10. Seize the day.

"Up to about 50, there is a sense of, 'I'll do it--sometime,' says Robert Sampson '54. "At nearly 74, it's 'I'd better do it now.'"

When we're young, we tend to view old age as a time of diminished capabilities, but getting older can actually be a wonderful time of life, says Shippee-Rice. "Although any transition tends to bring uncertainty with it, our senior years can also be a time of opportunity. Some people may want to travel, take courses, volunteer or even begin another career. Others may just enjoy 'being' after years of hard work. Even just knowing that you have so many options can be exciting."

After considering his options for a few years following his retirement, 70-year-old John Buskey '59 and wife Janet are embarking on a new business installing phone and network cabling in new home construction.

Gene Reeves '55 has taught in Japan for the past 17 years, and views aging from both Western and Eastern perspectives. "In Chinese and Japanese Buddhism, we have a word for life in which the two characters mean birth and death," he says. "It reminds us that what is between birth and death is a process which, looked at one way can be called living, and looked at another way can be called aging. I'll never forget having a conversation with the famous Japanese educator and religious leader Shin'ichiro Imaoka when he was about 102. He told me that his ears and eyes and legs were not working as well as they used to and that he was building a new house for himself. An interesting mix of recognition and denial, don't you think? That mix, I think, might be aging at its best."

Ultimately, the key to successful aging may lie in how we have lived the first two-thirds of our lives. An optimistic outlook, care of our physical, mental and financial well being, and a carefully considered plan for our senior years can, as Shippee-Rice notes, put a person "in the best possible position to enjoy all of life."

Just ask Peggy Sanborn Hoyt '47. When contacted for this story, she was leaving for a three-week tour of Russia. This fall she is getting married. Hoyt is 84. ~

Bonus! Twenty Tips

...from alumni who are older and wiser, and who responded to the question, "What do you wish you had known sooner about getting older?"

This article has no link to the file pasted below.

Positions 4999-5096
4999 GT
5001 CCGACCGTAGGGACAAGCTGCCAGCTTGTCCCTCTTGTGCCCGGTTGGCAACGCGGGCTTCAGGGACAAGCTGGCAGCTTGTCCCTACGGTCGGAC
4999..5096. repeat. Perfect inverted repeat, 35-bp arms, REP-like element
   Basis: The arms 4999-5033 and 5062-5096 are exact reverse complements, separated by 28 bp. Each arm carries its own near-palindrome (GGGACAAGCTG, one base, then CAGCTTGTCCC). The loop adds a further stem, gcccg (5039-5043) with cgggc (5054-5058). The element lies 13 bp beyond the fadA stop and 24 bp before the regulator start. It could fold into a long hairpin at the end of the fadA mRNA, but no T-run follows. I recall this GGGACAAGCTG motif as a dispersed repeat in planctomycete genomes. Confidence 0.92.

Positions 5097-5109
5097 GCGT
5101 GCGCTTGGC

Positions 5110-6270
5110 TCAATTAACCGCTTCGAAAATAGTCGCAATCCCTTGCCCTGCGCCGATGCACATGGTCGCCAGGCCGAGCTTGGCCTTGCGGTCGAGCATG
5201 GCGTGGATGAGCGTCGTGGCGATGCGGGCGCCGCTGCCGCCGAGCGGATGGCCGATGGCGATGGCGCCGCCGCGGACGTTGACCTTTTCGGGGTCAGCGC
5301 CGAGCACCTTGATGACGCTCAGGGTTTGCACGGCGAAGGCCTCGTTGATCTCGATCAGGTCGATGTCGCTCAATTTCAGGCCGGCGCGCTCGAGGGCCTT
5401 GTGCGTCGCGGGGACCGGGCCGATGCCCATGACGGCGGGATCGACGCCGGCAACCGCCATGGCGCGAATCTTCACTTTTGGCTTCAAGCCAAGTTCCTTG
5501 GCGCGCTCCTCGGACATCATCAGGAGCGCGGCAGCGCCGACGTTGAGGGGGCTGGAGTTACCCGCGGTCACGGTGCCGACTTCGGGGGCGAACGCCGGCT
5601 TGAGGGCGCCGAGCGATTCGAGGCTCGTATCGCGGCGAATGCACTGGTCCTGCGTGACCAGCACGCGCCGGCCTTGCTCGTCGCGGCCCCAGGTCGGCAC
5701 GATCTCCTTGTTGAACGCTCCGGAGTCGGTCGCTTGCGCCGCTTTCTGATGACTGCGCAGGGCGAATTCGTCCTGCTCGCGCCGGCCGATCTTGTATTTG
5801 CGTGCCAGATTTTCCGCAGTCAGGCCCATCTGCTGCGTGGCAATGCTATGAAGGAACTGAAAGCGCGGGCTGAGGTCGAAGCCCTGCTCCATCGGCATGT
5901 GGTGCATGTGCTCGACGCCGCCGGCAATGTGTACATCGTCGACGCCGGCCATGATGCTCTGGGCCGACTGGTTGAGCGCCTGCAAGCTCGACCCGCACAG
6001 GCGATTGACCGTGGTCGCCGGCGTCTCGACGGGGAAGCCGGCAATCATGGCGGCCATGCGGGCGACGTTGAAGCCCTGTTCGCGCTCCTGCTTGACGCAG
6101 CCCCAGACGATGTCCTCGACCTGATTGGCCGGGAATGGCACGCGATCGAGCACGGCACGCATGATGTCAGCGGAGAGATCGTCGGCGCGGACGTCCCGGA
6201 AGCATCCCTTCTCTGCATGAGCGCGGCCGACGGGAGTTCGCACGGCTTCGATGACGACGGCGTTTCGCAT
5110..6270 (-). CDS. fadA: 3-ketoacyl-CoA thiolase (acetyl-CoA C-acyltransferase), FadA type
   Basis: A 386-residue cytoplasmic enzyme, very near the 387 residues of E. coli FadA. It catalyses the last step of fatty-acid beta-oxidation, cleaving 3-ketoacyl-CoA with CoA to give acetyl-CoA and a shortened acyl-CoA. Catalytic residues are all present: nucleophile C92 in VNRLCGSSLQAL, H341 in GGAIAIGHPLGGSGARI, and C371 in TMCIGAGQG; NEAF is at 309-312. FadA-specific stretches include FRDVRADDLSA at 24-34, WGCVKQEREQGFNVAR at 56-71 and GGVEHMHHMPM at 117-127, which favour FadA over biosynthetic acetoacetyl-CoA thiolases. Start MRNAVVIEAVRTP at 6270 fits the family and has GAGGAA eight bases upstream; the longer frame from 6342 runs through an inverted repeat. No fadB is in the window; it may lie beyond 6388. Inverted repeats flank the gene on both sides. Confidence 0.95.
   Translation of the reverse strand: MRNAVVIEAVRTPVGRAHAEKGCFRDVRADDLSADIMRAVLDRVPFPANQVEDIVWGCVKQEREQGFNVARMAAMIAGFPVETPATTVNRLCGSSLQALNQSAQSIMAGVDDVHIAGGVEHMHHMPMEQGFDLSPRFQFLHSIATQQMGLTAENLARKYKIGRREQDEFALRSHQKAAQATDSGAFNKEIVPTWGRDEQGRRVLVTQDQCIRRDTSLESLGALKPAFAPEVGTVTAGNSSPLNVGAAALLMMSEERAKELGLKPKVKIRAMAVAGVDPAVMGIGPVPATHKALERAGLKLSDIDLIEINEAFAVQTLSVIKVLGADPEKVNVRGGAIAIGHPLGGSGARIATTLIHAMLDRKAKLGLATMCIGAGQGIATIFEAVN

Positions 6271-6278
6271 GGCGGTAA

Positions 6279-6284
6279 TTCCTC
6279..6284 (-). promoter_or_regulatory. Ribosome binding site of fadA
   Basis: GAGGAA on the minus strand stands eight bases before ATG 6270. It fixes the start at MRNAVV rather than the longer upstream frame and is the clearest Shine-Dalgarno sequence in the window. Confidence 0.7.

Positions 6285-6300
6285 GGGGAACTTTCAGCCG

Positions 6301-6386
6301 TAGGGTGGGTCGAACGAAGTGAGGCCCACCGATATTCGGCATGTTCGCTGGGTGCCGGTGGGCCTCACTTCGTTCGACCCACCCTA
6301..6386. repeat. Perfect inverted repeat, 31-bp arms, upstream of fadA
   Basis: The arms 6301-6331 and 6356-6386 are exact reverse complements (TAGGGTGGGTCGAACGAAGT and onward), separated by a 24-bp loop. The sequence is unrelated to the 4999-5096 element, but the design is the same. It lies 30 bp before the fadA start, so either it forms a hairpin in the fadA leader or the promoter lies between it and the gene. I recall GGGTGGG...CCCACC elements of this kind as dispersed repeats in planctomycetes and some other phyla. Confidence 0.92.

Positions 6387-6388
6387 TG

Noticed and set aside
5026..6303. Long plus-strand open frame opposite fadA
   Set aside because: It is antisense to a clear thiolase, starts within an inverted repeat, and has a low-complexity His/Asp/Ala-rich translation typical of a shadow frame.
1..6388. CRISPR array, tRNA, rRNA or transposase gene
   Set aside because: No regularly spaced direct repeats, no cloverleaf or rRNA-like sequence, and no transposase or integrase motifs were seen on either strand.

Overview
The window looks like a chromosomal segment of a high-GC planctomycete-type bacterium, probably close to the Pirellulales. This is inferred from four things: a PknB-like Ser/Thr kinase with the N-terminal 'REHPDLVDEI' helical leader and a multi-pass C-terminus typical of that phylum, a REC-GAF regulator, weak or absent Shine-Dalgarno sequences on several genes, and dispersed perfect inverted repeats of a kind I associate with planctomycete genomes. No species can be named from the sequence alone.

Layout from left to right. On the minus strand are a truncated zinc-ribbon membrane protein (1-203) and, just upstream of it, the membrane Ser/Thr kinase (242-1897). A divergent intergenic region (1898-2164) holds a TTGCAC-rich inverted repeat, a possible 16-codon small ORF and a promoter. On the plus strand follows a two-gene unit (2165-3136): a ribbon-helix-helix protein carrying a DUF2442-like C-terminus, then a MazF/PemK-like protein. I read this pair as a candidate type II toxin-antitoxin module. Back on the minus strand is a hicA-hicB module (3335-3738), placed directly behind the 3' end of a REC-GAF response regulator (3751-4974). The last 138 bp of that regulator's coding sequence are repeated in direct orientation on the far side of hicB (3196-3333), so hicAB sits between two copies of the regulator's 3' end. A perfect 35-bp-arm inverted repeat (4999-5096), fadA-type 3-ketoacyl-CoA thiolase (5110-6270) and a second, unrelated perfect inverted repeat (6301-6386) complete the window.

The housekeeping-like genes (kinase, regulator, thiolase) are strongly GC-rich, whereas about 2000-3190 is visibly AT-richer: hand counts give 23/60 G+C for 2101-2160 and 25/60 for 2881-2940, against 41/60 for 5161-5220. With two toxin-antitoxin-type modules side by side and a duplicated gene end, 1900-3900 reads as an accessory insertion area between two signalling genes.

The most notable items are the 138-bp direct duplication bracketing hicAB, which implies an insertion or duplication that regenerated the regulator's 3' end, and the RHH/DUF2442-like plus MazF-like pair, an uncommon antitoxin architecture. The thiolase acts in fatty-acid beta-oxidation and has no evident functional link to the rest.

..."Keep the ol' bod in good condition." -Ann Merrow Burghardt '53

..."Avoid lecturing anyone." -Ken Young '57

..."Most of the things you worry about in life never come to pass." -Hershel Pesner '48

..."Avoid risky behavior (you know what that is)." -Dick Bolduc '53

..."I wish I had talked to my parents and grandparents while they were alive about their life growing up, and life's experiences." -Dick Calef '56

..."Life can only be understood backwards; but it must be lived forwards. (Kierkegaard)" -Ann Witherell Hobbs '59

..."Teeth DO wear out." -Elizabeth West Pease '48

..."If we had known we were going to have so much fun during retirement, we would have done it sooner!" -Virginia Quinn Merrion '50

..."I am reminded of the old saying 'We get too soon old and too late smart.' If I had been 'smarter' before I got so 'old,' I would have said 'I love you' a lot more to a lot more people." -Beverly Fay '60

..."Don't let on to your children and grandchildren how much money you have saved!" -Pat Walker Hollarn '56

..."Keep in touch with your friends, as they have a habit of dying when you least expect it." -Trish Foster Kelley '59

..."At 60 or 70, you still feel like you are only 40 or 50." -Cindy Pollard Rand '58 and Garth Rand '58

..."There is no utopia. It's just that some places are better than others." -Warren "Sandy" Brainerd '47

..."With old age comes serenity." -Ann Miller Morin '46

..."A good life requires the same intense responses from the aged as it does from the young." -Barbara L. Joslin '48

..."Your creativity doesn't have to bail out just because some of your hair does!" -Joann Snow Duncanson '52

..."Gain knowledge, show kindness to others, care for those close to you, work hard to keep your indepedence, and foster friendships." -Herbert C. Stearns '49, '81G

..."Take foreign trips before 75 if you plan to rent a car." -Bill Bergeron '50

..."Don't waste opportunities. They usually don't occur again." -Clarence Murphy '55

Karen Tongue Hammond '64 is a writer in South Bristol, Maine.
For more alumni tips, see

Return to UNH Magazine Spring '06 features